What can traditional architectural practices do to woo the young graduate? “Show us the big picture,” says one respondent. “Help us to understand how what we’re doing fits in. Lay out a plan that shows how we’re going to learn what we need to grow and succeed…and be a little bit more flexible. We’ve met deadlines all on our own for five years without someone standing over us with a whip. Give us some flexibility.” While that is good advice, and certainly doable, how does the firm’s recruiting manager respond to the enormous salary gap between what architectural firms can justify with their billing rates, and those from the entertainment and consulting arenas?

One approach is brutal honesty that parity will just never happen. One young architect learned that the hard way when he earned his Bachelor’s and Master’s degrees in Architecture at the exact same time his best friend from high school finished his law degree. The architect’s starting salary with a Master’s degree in Washington, D.C.? $34,000. The lawyer’s starting salary as a first-year associate? $110,000. Same grueling schedule. A different perception of value in the marketplace.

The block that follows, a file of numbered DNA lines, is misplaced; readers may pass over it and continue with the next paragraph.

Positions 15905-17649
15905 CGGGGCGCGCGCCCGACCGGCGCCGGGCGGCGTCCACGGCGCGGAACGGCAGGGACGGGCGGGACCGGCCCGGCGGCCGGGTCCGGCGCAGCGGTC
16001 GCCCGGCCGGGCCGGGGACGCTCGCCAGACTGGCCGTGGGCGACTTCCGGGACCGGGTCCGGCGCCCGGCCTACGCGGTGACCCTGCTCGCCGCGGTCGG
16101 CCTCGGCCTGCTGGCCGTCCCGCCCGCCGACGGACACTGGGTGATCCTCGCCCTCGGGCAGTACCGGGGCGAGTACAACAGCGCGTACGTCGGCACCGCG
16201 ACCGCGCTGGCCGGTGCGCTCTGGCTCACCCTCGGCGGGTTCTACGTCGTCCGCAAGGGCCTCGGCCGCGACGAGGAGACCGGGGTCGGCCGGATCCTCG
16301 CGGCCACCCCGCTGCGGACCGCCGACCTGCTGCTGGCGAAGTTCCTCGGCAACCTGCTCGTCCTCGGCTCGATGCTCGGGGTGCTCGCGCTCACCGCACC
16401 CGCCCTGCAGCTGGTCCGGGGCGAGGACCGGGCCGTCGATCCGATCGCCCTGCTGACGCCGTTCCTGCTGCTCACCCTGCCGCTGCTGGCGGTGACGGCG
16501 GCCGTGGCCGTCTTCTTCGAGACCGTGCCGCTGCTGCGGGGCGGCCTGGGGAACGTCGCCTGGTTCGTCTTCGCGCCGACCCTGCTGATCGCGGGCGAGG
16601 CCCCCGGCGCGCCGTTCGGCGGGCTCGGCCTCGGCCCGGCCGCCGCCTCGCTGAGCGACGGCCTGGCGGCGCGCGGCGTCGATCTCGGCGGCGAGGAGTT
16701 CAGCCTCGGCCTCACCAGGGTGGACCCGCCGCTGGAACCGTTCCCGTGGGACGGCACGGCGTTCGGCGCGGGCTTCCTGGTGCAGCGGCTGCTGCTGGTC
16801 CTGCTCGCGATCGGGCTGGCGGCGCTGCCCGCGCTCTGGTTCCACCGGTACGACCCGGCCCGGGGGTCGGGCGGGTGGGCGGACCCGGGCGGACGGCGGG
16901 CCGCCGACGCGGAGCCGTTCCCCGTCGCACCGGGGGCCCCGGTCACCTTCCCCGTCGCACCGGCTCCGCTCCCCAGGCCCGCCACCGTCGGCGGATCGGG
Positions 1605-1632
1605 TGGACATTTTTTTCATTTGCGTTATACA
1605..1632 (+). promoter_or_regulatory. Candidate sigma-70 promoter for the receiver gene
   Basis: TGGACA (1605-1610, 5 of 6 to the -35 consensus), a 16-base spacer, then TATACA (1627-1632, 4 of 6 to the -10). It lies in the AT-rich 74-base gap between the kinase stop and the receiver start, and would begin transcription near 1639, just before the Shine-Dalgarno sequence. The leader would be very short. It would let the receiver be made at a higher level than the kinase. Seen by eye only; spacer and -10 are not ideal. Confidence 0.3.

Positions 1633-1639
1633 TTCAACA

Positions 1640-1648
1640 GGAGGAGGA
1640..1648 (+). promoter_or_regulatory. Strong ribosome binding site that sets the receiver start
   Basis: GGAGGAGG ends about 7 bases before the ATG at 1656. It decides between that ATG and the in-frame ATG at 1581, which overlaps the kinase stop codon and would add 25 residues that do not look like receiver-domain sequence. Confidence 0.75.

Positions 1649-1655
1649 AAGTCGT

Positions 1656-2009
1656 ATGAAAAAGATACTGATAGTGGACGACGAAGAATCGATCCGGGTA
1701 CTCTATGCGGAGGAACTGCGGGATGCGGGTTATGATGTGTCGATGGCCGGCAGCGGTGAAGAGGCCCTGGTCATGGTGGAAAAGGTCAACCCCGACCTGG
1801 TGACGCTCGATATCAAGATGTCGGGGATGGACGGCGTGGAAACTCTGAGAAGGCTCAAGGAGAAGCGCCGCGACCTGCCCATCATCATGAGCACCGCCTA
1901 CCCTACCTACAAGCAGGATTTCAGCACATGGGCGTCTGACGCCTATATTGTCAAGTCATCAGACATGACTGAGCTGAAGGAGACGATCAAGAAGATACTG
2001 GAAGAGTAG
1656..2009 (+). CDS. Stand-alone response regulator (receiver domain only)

The other approach is to sweep the talent up with your vision. People who began their career with the great architects of yesteryear like Eero Saarinen…and of today like Hillier’s Alan Chimacoff, for example, have said that, in so many words, to sit at the feet of the Master was, in a word, “magic.” Only through effectively communicating the personal role that architects can have in enhancing individual well-being through the design of a school, a hospital, or museum (however small the role was) or in shaping the environment for generations to come with the design of monumental civic structure, can architectural firms dim the glitter of this century’s own Gold Rush to the West.